It is this confidence by which David asks, “prove me, O Lord, and try me; test my heart and my mind. For your steadfast love is before my eyes, and I walk in your faithfulness.” David is keen to remember that walking with God isn’t the mere avoidance of evil but the wallowing in His goodness and unchanging grace! It is this to which he encourages us all aspire; to kill sin not only because it is our good and proper duty, but because “Blessed are the pure in heart, for they shall see God,” (Matt. 6:8).
Application and question:
What can we take from this simple Psalm of David? First, let us go into our rooms and close the door like Christ commanded (Luke 11) and cry out to God away from the distractions, understanding that He knows what you need before you ask it. Let’s stop trying to get something from God and just pray to the end that we might get God Himself! Praise God first and foremost, with music and thanksgiving and a gratitude journal. Establish Him first in your heart each day and let your ears testify to the words of your mouth. Ask Him to vindicate you, and care only for His words and thoughts towards you. Humble yourself and be vulnerable in what you’re feeling in the moment; don’t censor yourself before God – nobody wins here and He knows it all already!
Ask Him to try your heart and mind and do not shrink back from conviction or correction; wrestle with Him in how He is asking you to be obedient. Ask Him to cut out the obstacles that keep His steadfast love from before your eyes, that keep your feet from the narrow path. Commit yourself anew to the good fight of righteousness and plead before your Father who is in heaven to help you just with what you have before you today. He gives grace more abundantly than we could imagine and it is fresh each day! Ask yourself this: why do you obey the Lord? If it is only because He said you must (which is all well and good, but not the entire picture) and there is no sense of love or affection for your relationship with Him, you have an idol problem.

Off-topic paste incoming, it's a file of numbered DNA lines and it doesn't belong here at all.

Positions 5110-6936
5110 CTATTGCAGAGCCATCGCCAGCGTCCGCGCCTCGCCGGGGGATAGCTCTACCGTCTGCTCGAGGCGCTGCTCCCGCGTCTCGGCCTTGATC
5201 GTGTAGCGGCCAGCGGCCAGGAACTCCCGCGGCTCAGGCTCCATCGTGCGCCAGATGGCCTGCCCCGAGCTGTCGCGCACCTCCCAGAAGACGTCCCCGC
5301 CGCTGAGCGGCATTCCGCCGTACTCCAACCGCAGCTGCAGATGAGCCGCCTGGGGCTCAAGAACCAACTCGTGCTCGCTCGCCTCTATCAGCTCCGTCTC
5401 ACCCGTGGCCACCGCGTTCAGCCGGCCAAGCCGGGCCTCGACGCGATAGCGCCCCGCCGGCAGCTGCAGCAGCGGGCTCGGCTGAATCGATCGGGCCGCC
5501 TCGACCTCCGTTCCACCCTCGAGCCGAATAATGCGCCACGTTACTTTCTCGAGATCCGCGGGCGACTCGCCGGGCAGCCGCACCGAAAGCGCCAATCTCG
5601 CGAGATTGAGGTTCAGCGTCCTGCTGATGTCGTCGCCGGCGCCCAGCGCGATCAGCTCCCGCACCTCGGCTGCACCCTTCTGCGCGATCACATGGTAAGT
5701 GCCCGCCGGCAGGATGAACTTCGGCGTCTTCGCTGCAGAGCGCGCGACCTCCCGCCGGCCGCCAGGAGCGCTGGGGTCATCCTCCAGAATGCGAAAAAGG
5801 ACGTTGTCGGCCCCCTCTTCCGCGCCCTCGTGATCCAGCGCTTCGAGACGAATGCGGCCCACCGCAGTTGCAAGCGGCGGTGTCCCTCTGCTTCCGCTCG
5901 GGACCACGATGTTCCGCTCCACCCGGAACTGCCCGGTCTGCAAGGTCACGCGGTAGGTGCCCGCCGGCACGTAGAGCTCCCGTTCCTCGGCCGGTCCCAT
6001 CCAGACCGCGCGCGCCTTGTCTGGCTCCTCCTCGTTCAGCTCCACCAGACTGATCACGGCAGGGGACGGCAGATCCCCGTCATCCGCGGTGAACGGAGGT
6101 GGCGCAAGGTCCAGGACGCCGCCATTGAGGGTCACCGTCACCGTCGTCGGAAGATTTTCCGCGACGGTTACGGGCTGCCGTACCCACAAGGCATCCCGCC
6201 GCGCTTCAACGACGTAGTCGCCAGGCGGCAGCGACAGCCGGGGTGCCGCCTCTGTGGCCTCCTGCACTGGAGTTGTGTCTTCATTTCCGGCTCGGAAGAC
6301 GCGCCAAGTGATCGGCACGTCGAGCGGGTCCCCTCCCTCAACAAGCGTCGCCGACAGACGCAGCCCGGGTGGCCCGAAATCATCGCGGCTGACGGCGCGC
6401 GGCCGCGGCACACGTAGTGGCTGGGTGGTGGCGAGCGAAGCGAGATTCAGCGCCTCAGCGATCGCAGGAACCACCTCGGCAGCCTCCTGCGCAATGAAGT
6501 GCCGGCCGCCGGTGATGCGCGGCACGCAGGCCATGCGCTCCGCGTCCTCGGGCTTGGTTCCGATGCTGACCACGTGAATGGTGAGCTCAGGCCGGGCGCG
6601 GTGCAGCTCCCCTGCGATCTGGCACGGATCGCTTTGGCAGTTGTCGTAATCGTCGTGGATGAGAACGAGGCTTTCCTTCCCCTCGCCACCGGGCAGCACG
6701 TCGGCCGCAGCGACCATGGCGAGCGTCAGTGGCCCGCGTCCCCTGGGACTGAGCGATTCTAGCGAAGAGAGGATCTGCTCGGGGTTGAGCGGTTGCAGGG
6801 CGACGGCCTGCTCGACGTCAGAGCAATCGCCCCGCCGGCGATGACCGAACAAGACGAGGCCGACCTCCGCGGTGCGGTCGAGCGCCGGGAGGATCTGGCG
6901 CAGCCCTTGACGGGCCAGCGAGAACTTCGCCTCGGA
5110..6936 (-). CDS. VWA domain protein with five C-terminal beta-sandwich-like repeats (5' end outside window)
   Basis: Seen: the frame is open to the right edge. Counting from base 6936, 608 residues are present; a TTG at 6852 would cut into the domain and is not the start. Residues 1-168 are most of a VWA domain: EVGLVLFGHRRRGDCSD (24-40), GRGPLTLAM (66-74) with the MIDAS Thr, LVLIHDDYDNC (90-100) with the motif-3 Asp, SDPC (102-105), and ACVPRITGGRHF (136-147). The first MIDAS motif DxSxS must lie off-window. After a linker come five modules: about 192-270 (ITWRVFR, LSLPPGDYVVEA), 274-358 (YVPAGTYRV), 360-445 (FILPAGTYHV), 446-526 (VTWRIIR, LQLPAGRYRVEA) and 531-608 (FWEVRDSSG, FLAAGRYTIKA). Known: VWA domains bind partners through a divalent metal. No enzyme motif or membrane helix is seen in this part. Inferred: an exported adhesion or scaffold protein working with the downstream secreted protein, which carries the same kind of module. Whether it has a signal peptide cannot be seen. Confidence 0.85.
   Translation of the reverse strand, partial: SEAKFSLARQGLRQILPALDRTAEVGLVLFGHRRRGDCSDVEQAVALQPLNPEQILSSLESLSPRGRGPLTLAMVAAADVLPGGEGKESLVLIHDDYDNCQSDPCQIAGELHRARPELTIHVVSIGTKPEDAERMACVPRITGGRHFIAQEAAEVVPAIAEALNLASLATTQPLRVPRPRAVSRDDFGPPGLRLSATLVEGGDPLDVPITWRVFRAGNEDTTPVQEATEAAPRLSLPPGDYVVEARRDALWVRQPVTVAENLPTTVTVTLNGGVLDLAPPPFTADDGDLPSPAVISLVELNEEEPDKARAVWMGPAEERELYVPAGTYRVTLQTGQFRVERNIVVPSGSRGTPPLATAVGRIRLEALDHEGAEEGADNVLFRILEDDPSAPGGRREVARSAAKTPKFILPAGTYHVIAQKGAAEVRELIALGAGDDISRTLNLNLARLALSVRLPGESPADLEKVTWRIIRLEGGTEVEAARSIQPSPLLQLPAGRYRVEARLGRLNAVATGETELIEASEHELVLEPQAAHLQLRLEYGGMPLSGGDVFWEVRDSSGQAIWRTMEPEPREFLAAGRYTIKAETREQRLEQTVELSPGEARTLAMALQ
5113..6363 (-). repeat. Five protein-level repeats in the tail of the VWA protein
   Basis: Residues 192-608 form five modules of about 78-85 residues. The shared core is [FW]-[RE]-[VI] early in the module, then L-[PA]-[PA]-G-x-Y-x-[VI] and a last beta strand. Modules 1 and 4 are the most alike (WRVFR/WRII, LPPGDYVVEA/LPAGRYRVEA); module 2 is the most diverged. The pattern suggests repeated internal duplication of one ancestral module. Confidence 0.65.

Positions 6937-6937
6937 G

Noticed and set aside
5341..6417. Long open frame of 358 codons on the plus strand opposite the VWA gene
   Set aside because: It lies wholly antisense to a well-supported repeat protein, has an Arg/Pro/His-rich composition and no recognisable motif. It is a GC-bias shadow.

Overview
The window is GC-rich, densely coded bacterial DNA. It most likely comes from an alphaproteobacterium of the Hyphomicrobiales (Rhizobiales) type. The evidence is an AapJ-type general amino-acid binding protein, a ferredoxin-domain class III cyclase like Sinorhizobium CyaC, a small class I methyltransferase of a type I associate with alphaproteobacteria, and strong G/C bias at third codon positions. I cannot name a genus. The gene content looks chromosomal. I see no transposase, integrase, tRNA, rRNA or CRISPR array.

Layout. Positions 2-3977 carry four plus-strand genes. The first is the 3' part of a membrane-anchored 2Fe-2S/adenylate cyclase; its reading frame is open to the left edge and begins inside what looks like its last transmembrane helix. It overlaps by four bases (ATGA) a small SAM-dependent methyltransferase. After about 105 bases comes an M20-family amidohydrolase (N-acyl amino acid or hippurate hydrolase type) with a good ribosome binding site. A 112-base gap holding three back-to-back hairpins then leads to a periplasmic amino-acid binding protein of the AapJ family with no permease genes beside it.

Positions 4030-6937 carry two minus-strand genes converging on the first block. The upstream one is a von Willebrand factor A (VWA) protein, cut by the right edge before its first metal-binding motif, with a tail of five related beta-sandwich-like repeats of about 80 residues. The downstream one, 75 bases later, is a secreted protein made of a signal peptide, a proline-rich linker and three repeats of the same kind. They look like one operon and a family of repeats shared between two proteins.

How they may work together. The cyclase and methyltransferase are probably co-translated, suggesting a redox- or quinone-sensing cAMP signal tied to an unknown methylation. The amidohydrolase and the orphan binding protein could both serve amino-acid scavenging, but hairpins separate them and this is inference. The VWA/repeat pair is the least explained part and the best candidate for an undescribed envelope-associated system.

Sin is far easier to overcome when, instead of merely suppressing certain sinful affections, we overwhelm them with good, pure, holy affections. Ask the Lord to sweep away your sin; if you have tried this a bunch already and haven’t found much progress, tell Him that! Be frustrated and at a loss. Turn your joy into weeping and pour out your heart to Him who has loved you from before the world began. Ask for a heart of flesh that resonates to the voice of the Son of God who has called you to your knees right now. Write this all down if it helps. There isn’t an inch of our hearts or minds that we can afford to have kept back from the light of Christ.
It is this awareness of sinful brokenness and the realization of our utter failure to clean ourselves up on our own into which Christ steps and grabs us, saying "My grace is sufficient for you, for my power is made perfect in weakness." Therefore I will boast all the more gladly of my weaknesses, so that the power of Christ may rest upon me (2 Cor. 12:9).
David knew he had no good apart from God, that God opposes the proud but gives grace to the humble. That is how David could say, in the midst of it all, “But as for me, I shall walk in my integrity; redeem me, and be gracious to me. My foot stands on level ground; in the great assembly I will bless the Lord.”
Lord, we thank you for being near those who are broken-hearted, who are meek, humble, weary, heavy-burdened, and lost. Thank you for reaching out to those who are in need, dying for those who were and are your enemies even now. Give us grace to be gracious to others, and fill us with your Holy Spirit so that all may see our good works and give glory to our Father in heaven. Amen.
Song: Feeling Low - Will Reagan
In 2023, each week's blog is a follow-up reflection written by the preceding Sunday’s preacher to dig deeper into the sermon topic and explore engaging discussion questions.